04-25-2017 | John Cumings: Thermal Transport and Dissipation Studies of Carbon Nanotubes

 Topic: Thermal Transport and Dissipation Studies of Carbon Nanotubes

Speaker: Professor John Cumings, Department of Materials Science and Engineering, University of Maryland

Date: Tuesday, April 25, 2017

Time: 10:00am – 11:00am

Location: NASA/LaRC, Bldg. 1293A, Room 222

Host: Cheol Park (cheol.park-1@nasa.gov) 48360

Abstract: Carbon nanotubes are emerging as a possible new candidate material for thermal management applications, owing to their high reported intrinsic thermal conductivity, when measured as individual nanostructures.  However, studies on bulk samples of nanotubes, solutions, and composites all show relatively low thermal

conductivity.  This is believed to be due to high interfacial thermal resistance.  I will present novel studies, in situ during transmission electron microscopy, that allow thermal properties of individual nanotubes to be interrogated.  These studies show high interfacial thermal resistance, but also a surprising ability for nanotubes to transfer heat to a substrate when carrying a DC electrical current. This will be explained in terms of a new physical phenomenon–a new mechanism of heating–that we have called remote Joule heating, and I will make connections with theories predicting the effect.  I will discuss implications for thermal transport of boron nitride nanotubes and possible areas for future work.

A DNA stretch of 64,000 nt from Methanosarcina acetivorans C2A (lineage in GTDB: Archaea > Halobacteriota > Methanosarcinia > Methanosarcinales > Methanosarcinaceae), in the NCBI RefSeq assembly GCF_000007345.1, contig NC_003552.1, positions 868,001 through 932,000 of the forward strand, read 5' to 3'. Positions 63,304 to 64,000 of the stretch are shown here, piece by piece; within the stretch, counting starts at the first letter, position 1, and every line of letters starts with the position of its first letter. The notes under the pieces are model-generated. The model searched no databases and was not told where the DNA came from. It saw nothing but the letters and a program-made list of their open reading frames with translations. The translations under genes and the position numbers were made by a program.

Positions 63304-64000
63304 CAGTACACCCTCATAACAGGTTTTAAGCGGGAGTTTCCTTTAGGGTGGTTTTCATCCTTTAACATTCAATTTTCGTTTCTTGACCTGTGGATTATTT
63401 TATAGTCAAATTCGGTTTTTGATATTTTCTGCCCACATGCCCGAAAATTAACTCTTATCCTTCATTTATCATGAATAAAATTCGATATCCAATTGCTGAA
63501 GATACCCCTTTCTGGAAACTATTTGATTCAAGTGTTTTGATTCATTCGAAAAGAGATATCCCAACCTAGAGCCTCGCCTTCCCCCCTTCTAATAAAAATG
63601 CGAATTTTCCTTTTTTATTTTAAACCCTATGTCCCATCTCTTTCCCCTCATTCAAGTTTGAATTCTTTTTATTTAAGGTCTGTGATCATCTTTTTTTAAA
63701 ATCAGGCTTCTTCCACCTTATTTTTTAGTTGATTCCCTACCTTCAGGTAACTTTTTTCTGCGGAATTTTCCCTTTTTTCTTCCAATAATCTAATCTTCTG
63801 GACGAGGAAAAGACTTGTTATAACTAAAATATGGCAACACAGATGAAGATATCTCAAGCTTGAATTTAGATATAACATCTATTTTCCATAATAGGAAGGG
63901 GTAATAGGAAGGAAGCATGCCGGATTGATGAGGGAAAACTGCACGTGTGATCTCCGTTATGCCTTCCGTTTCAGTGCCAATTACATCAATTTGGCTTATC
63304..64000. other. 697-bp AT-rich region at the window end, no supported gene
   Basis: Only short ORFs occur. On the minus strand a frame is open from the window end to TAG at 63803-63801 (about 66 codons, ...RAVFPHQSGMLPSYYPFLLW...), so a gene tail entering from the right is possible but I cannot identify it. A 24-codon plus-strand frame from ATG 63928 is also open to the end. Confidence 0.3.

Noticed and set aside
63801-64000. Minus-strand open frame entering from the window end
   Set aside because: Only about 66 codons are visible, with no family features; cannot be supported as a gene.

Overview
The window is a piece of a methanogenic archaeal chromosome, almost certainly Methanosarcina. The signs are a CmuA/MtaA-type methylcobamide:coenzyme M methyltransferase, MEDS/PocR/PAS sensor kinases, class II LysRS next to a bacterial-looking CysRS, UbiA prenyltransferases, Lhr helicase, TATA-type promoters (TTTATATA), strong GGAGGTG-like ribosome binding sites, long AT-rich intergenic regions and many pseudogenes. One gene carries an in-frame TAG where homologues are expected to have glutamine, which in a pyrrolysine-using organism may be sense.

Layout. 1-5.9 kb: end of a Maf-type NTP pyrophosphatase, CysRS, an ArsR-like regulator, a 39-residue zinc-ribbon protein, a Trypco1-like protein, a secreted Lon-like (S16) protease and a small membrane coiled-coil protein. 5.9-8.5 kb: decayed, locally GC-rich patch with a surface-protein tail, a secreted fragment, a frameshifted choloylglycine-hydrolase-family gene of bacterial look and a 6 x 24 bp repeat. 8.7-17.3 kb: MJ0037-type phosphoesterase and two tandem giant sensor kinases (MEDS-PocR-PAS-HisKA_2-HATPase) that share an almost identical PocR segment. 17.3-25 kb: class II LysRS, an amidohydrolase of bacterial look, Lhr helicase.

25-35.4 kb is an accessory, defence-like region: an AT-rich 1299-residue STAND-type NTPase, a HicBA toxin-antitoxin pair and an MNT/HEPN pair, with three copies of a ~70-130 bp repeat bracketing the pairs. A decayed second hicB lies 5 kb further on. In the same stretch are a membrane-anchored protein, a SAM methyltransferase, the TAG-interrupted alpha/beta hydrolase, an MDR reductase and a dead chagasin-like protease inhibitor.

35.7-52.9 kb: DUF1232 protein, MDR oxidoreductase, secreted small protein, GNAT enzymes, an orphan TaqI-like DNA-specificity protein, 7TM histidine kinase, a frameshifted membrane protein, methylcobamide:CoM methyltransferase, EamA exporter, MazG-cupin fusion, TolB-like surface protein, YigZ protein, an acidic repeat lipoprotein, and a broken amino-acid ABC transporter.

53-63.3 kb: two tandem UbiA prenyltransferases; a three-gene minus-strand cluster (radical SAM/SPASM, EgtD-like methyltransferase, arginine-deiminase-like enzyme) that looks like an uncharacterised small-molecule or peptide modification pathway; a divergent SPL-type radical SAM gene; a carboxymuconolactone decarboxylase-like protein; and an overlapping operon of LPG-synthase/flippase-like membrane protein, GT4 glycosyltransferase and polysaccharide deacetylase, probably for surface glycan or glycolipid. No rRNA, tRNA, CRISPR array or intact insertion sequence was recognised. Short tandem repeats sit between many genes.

Bio: John Cumings received his BS in 1997 from Boston University and his PhD in 2002 from UC Berkeley.  After holding a postdoctoral research position at Stanford University, he joined the faculty of the Department Materials Science and Engineering at the University of Maryland in 2005, and was promoted to Associate Professor in 2012. Cumings has received several awards for his work, including an IBM graduate research fellowship, an NSF CAREER award, and the A. James Clark School of Engineering’s Junior Faculty Outstanding Research Award.  His research is in the area of nanomaterials and in situ transmission electron microscopy, and he has published more than 60 research articles on the topic.